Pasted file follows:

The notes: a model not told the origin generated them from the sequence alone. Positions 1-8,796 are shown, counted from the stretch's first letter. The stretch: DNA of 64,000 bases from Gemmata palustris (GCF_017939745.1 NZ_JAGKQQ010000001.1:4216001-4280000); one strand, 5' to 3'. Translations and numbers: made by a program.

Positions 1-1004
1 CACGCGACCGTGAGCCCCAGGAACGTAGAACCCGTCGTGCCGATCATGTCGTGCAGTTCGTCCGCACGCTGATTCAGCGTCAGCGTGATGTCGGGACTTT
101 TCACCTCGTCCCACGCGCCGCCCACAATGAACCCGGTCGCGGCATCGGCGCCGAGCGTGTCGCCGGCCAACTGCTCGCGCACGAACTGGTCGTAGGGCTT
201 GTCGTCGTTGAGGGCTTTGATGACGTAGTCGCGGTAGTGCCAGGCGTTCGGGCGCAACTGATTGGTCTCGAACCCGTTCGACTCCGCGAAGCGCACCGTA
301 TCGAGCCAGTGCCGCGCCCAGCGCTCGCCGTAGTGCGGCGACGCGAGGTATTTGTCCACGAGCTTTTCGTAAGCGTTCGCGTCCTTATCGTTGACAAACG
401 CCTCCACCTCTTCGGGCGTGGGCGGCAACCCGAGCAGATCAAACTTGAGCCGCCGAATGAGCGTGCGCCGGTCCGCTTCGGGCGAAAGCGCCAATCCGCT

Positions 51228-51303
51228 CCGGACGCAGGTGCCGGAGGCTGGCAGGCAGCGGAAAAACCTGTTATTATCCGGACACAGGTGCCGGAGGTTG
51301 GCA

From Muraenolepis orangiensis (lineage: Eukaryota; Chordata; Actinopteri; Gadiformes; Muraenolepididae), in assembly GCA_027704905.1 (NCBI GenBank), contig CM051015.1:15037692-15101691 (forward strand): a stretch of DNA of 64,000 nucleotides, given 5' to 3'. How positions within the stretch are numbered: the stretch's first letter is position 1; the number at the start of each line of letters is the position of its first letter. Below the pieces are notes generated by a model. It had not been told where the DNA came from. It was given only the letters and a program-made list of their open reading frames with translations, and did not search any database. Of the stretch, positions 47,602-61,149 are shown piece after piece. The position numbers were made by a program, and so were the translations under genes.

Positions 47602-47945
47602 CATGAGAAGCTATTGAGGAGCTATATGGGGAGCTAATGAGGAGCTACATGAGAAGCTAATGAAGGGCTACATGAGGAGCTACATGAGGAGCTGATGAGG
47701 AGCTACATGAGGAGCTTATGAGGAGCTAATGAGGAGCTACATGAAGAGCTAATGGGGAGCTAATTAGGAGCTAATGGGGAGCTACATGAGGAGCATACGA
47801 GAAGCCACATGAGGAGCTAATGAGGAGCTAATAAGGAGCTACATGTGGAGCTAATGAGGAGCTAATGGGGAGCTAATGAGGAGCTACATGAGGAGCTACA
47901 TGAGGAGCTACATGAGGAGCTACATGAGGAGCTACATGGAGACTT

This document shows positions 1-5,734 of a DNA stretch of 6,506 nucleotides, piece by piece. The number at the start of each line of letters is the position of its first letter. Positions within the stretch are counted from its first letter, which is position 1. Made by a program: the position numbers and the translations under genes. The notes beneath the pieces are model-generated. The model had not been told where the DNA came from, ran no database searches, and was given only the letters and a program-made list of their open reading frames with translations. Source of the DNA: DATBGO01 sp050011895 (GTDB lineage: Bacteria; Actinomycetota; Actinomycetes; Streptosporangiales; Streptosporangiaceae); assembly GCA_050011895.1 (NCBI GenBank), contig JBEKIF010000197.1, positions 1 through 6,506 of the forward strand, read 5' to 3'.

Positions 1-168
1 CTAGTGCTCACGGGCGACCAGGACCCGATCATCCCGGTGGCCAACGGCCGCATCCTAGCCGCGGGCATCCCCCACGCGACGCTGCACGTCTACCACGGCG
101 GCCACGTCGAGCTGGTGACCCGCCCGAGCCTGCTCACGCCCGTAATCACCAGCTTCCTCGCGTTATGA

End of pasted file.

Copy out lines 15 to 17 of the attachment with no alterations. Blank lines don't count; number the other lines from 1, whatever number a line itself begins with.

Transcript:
47801 GAAGCCACATGAGGAGCTAATGAGGAGCTAATAAGGAGCTACATGTGGAGCTAATGAGGAGCTAATGGGGAGCTAATGAGGAGCTACATGAGGAGCTACA
47901 TGAGGAGCTACATGAGGAGCTACATGAGGAGCTACATGGAGACTT

This document shows positions 1-5,734 of a DNA stretch of 6,506 nucleotides, piece by piece. The number at the start of each line of letters is the position of its first letter. Positions within the stretch are counted from its first letter, which is position 1. Made by a program: the position numbers and the translations under genes. The notes beneath the pieces are model-generated. The model had not been told where the DNA came from, ran no database searches, and was given only the letters and a program-made list of their open reading frames with translations. Source of the DNA: DATBGO01 sp050011895 (GTDB lineage: Bacteria; Actinomycetota; Actinomycetes; Streptosporangiales; Streptosporangiaceae); assembly GCA_050011895.1 (NCBI GenBank), contig JBEKIF010000197.1, positions 1 through 6,506 of the forward strand, read 5' to 3'.